Can genes make us liberal or conservative?
Or, to be precise, a specific variant of one gene that would seem to exert greater sway over women than men.
Working with 1771 university students of Han Chinese origin in Singapore, researchers compared answers to surveys—including one tailored to hot-button issues in the city-state—with the presence of a permutation of the DRD4 gene.
DRD4 is one of several genes that determines the way dopamine—a crucial neurotransmitter, or chemical messenger—is released in the brain.
What they found was a robust link between the presence (or not) of the variant and a split between liberals inclined to decry inequality, on the one hand, and die-hard conservative wary of change, on the other.
"The association between political attitude and DRD4 was highly significant for females," and less so for men, said the study, led by Richard Ebstein of the National University of Singapore.
Women, it was also shown, tended to be more conservative in general.
The results are bolstered by earlier research based on people of European descent that found similar patterns around the same gene, according to the study.
In the long-standing "Nature vs. Nurture" debate, it was long assumed that social values—and especially political ones—were rooted in family upbringing, education and class.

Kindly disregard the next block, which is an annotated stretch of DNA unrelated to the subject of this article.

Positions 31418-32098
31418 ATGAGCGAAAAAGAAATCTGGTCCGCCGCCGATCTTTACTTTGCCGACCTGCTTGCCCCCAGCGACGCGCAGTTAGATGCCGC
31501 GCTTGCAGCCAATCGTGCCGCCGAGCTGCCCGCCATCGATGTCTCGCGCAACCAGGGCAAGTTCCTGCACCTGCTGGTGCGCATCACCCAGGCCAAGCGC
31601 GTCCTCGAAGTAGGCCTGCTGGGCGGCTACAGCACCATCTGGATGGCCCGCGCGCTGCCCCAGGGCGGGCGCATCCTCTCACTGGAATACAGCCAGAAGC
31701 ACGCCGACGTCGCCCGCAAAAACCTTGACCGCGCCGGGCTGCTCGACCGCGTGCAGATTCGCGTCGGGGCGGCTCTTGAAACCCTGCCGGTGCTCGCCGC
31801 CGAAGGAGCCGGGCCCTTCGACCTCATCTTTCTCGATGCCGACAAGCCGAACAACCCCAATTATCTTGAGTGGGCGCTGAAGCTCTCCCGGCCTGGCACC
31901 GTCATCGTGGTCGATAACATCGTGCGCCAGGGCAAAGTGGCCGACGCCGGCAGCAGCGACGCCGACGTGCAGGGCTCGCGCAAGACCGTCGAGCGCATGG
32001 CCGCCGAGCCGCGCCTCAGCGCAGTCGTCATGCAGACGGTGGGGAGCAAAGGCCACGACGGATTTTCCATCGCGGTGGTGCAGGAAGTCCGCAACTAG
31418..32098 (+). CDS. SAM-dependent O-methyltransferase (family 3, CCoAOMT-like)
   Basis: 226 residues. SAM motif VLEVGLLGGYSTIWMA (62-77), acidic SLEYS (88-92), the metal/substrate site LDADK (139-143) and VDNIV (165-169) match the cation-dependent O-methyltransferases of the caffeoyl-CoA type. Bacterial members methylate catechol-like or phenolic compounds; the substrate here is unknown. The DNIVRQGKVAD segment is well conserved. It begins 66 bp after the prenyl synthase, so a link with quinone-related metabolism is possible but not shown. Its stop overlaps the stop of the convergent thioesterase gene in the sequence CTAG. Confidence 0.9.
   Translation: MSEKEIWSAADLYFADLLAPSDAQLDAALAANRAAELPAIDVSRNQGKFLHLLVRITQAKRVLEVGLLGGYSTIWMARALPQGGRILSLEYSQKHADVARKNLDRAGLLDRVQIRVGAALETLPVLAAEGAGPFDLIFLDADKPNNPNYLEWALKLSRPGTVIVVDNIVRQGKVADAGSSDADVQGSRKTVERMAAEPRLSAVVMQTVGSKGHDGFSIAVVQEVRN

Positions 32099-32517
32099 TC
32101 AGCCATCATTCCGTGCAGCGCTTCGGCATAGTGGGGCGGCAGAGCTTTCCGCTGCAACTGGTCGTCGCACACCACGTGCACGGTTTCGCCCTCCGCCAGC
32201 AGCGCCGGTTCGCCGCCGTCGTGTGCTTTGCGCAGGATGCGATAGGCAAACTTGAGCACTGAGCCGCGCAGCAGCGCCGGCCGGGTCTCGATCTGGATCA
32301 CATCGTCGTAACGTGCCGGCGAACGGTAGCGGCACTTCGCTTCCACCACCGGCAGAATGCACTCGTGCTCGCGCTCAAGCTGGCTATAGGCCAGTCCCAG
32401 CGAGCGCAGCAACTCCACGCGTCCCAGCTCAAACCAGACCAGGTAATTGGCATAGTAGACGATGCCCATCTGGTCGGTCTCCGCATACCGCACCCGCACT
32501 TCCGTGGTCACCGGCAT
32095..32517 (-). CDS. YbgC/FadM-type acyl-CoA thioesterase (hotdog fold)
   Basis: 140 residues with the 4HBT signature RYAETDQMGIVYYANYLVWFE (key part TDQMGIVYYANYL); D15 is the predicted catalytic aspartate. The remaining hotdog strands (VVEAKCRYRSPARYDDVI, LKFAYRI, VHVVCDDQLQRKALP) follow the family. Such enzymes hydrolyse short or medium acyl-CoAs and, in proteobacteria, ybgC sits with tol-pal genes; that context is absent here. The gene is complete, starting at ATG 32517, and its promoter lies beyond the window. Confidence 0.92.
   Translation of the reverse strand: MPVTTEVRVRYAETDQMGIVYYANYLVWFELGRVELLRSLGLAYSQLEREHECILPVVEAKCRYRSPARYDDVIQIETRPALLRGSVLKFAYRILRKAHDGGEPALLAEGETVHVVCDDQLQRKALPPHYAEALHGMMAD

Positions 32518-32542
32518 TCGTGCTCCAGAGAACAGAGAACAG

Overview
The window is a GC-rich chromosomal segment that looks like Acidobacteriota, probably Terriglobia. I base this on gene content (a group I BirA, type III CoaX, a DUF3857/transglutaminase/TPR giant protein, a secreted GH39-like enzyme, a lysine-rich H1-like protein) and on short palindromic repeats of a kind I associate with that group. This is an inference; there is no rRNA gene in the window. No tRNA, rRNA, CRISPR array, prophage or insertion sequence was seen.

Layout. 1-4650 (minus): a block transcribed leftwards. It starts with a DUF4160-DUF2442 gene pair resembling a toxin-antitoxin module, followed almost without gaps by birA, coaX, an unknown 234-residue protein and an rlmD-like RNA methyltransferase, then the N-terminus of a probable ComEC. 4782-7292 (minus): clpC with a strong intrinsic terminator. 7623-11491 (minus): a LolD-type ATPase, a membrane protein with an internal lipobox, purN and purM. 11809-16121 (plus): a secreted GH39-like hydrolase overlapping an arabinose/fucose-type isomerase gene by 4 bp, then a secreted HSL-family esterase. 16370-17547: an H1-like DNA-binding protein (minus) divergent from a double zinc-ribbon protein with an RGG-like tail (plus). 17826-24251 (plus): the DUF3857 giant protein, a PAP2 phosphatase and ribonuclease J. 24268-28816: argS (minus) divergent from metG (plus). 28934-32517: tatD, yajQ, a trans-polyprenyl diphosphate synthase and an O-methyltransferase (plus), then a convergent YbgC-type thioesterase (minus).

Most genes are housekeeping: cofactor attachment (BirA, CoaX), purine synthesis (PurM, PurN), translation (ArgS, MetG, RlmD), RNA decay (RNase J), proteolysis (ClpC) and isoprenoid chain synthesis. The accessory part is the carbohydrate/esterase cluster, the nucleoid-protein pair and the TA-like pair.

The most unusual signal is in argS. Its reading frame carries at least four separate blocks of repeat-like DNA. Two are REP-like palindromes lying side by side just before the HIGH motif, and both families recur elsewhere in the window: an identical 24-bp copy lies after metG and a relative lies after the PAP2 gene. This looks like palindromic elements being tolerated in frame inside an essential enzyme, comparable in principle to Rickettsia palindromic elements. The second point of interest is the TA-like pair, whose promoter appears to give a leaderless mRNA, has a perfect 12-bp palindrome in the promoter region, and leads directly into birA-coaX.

But a growing body of evidence suggests, in the words of the researchers, that "biology can't be ignored."
A landmark study published in 1999, for example, of twins separated at or near birth showed a marked strain of heritability for 'conservatism'.
The brain is wired with several distinct dopamine pathways, including one related to the risk-taking—arguably a parallel to the liberal-conservative dichotomy.
From an evolutionary standpoint, risk-taking is a complicated business: in some situations, it may enhance one's chances of success or survival, and in others it may spell doom.
In the study, the researchers used standard questionnaires to rate conservative or liberal tendencies, making it easier to compare with earlier efforts to uncover links between genes and attitudes.
At the same time, to adjust for cultural variations from one country to another, they also devised a survey based on local issues known to divide opinion in Singapore along political lines.
One set of questions, for example, asked the students—half men, half women with a mean age of 21—to take positions on sensitive environmental and animal rights issues.
The correlation with the genetic variations was especially strong on these points.
"Our results provide evidence," Ebstein and colleagues conclude, "for a role of the DRD4 gene variants in contributing to individual differences in political attitude, particularly in females."
© 2015 AFP